Plus they put on some awesome blog posts, As a budding entrepreneur myself I really liked there blog post about how they decided their pricing model.

  3. Thanks a lot everyone for useful comments and suggesting other Visio alternatives.

    yEd seems very good while didn’t find creately as attractive due to the restrictive licensing. LucidChart is certainly a better choice and I’m using it for myself too.

  4. I’d say that LucidChart and yEd are the two alternative I’ve tried (downloading Pencil Project right now, the rest has been tried and turned down) that even come somewhat close to Visio.

    Of those two, yEd is my favorite. Now, I mostly do flowcharts and illustrations of communication (inter-app and between server roles) topologies and very rarely use org-charts and UML stuff.

    Going to try Pencil Project now. :)

  5. You can checkout FreelyDraw. It is a wonderful diagramming tool, light weight and easy to use. It comes with many features that can speed up your job, smart drag & drop, powerful symbol customization, handy presentation tools, etc. You can draw beautiful & professional diagrams in minutes, worth a try.

    1. I think LibreOffice Draw will do industrial processes. I used to produce process & instrumentation diagrams of oil refinery and chemical plant processes, and a couple of the examples in their gallery look very close to what I was doing.

  6. All the software is free ? I am a tacher and I want to use this software for my students (child about 10 year ago). What’s the best software, money free ?

    1. Check out Lucidchart — they make it free for teachers and students:


  7. Freely Draw IS NOT freeware !! Can’t those who suggest Freely Draw read the headline??? Geez

  8. I have tried all of these except Libra and Graphviz but so far, draw.io is the best, especially in terms of visuals.

  9. Thanks for this thorough review! I wonder: how did you determine that each of these were the best free options?

    I recently drew up a review of top alternatives myself, but I used a series of heuristics to help me determine what was best. I wasn’t necessarily looking for free competitors (I wanted to find the overall best), but I did limit pricing to under $200 per license or under $15 per user per month. I also required that the alternative had to sync with at least one project management tool, and had to get generally good reviews.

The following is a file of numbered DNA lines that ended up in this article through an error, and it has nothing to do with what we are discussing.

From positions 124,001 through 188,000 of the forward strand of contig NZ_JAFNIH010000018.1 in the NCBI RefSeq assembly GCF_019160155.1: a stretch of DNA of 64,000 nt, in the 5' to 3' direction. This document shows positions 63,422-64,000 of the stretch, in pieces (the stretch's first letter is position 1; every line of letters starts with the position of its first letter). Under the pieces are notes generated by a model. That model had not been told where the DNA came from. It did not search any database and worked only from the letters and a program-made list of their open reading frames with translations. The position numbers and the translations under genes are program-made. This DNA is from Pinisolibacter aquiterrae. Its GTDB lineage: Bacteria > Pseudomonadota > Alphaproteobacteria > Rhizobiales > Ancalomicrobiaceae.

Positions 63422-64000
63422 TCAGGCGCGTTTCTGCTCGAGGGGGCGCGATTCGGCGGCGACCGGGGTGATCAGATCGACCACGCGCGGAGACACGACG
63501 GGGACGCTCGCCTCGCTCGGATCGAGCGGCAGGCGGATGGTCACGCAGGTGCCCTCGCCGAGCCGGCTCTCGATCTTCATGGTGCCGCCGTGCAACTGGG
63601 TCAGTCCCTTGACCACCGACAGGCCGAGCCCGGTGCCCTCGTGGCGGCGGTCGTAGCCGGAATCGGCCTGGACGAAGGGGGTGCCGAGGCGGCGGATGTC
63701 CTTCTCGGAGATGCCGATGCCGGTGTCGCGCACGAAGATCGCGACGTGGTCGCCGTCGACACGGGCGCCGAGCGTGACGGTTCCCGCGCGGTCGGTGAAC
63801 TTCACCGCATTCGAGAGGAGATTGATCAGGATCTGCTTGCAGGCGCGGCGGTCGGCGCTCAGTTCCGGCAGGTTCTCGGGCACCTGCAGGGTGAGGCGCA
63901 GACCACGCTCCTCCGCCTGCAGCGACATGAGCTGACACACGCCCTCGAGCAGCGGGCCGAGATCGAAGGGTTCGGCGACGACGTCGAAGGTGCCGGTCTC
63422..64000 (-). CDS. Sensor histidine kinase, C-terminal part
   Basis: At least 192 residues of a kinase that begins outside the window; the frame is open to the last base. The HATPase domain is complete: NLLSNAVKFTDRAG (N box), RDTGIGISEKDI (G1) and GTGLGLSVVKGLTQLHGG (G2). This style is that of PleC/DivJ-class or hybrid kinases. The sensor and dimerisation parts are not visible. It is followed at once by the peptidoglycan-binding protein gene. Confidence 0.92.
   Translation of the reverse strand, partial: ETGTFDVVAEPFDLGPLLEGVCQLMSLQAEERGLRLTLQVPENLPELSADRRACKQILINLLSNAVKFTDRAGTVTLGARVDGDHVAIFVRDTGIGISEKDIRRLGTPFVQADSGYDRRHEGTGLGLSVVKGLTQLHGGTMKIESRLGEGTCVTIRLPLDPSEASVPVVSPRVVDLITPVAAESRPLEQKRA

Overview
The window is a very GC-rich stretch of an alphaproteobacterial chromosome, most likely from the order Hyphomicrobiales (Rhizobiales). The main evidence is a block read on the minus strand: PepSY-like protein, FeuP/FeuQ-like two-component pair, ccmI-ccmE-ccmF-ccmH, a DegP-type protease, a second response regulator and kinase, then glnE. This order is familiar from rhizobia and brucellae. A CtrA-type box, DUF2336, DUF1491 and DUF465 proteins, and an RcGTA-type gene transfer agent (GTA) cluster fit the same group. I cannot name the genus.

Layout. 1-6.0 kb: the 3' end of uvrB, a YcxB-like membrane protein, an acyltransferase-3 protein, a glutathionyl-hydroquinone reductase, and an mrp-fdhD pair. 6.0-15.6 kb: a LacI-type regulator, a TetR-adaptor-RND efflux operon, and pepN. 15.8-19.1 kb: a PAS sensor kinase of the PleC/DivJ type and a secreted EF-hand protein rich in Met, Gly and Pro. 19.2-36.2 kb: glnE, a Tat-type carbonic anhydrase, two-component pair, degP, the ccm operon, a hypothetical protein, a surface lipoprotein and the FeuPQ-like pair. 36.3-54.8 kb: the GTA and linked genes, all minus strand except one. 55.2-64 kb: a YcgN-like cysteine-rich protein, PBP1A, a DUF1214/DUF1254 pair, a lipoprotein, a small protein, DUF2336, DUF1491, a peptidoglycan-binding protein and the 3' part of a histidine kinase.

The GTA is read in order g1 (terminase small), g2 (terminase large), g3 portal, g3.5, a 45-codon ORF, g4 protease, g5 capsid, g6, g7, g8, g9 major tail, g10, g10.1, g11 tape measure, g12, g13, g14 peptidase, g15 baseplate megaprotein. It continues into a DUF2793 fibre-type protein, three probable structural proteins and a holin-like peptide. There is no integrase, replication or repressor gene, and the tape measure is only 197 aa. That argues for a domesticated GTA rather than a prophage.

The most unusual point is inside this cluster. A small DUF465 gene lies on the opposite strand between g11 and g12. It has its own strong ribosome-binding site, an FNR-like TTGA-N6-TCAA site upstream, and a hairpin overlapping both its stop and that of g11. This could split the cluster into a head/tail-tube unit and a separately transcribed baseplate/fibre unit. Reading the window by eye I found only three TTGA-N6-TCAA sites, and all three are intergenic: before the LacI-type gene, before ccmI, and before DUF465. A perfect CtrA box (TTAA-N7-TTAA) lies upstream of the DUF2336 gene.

(You can see the whole article here: http://blog.capterra.com/7-of-the-top-microsoft-visio-alternatives-for-project-managers/)

    When filtering for “free” tools, I got similar, but not the same results:

    – Creately
    – Draw.io
    – Gliffy
    – Lucidchart (though their paid version is really what makes it stand out)

    1. That is the problem with all “best” lists. The contents tends to change depending on what parameters you use and how you weight those parameters. No list is any more valid than any other.

  10. Thanks for this lowdown. I’ve tried Lucidchart and Draw.io and both seem pretty good although it’s a shame they don’t have more project management features as well. Problem is that many of them offer free versions but you have to pay to unlock all the things that make them compare with Visio.

  11. Has anyone noticed that the latest Visio incarnations, the end points don’t quite line up or connect.
    Pisses me off to no end. So I’m looking for alternatives as I’ve used Visio extensively over the years.

  12. Microsoft Visio is sickening product I have ever come across. The connectors always go haywire. So many versions released, yet microsoft did not care about it because of its arrogance due to monopoly in the market.

  13. Another modern alternative to Visio is Diagramiq: https://diagramiq.com/

    It’s great for Flowcharts, Data Flows, UML and various other diagrams. Real-time collaboration comes as standard.

  14. But LucidChart is NOT free. Let’s be clear on that. You get a free TRIAL, but it’s not free.
    Pencil is the best completely FREE alternative.